GIVEN today's high technology, it should be easy to reconstruct a water-powered sawmill, vintage 1820s, right? Wrong. ''We are like visitors to another technology,'' says David Proulx, construction manager for the carefully crafted New England sawmill reproduced at Old Sturbridge Village in Massachusetts.
This mill, a full-scale model of a 19th-century sawmill at Bow, N.H., vibrated into operation for the first time late last month. It provides an additional touch of realism to Old Sturbridge Village, a living history museum that portrays New England village life of the 1830s.
The result of Mr. Proulx's efforts is a sturdy-looking wooden structure perched precariously over a stream at the foot of a brimming millpond. It took 10 years of research, a $500,000 budget, and more than a year of construction before the mill finally could turn out plank timber that can actually be used for the village's construction needs.
In the early 19th century, a mill like this was a necessity for settlers. A water-powered sawmill was among the earliest structures to go up in pioneer communities because plank timber, needed to build homes, could not easily be hauled in from a distance. So, although the new mill seems to be an anachronistic novelty here, it comes to the village unrealistically late.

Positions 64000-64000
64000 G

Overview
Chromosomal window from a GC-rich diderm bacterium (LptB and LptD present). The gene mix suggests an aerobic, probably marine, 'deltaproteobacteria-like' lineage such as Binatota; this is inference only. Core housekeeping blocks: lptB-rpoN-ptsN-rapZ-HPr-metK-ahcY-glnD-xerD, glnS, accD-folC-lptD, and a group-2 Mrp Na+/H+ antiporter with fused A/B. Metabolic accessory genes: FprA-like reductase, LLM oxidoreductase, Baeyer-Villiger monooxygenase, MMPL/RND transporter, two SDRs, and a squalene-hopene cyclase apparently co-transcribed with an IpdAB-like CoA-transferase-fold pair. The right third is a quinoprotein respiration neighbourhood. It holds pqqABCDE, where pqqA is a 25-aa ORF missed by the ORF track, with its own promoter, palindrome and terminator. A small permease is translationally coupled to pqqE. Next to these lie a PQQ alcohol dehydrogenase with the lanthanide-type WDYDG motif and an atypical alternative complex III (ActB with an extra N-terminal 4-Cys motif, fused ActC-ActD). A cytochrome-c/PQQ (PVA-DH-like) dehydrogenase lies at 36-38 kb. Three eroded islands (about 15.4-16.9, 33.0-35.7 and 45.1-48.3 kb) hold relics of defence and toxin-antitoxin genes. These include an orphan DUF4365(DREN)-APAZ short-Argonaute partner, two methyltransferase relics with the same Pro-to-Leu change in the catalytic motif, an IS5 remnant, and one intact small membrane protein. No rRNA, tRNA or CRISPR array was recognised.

The mill reproduction here is an example of a dilemma faced by many living history museums. Like other such museums, Old Sturbridge Village often has had to decide to what extent it should use historically accurate reproductions, when originals are not available, says Lilita Bergs, assistant director for marketing and communication. Because an authentic New England sawmill of the period was unobtainable, the museum chose to create a reproduction that was as accurate as possible in both structure and methods of construction.
Duplicating as much as possible the old methods was one of the challenges facing construction manager Proulx. He played a major role in finding the appropriate mix of old and new technology to duplicate the 1820s structure.
Proulx, whose undergraduate studies were in archaeology and Arabic, says his college education comes to bear on his current job wielding ax and saw. ''In those days I looked for relics. Now I make them.''
Despite the advantages of a modern education and a modern way of thinking, Dave Proulx is quick to point out that all was not easy.
''When we tried to duplicate the old technology, we had several disadvantages. The workers back then had more time to learn slowly on long apprenticeships,'' he says. ''But from the very beginning we had to learn much more quickly how to use the old tools, such as hewing with a broadax or using chisels and mallets to make timber joints.''
Another difficulty, explains Proulx, was that the Sturbridge workers had to follow written plans for the Bow, N.H., sawmill. (The original mill was destroyed in a 1938 hurricane, leaving only detailed documentation of the mill by the Historic American Building Survey in 1936.)
Thus, while using old, unfamiliar methods of construction, they also had to work from these Bow records. The Sturbridge builders could not inspect and copy an existing building, but were dependent instead on documents describing it. The surviving documents were based on improvized adaptation by the Bow builders to the Bow site - improvisations that now had to be altered for the Sturbridge site.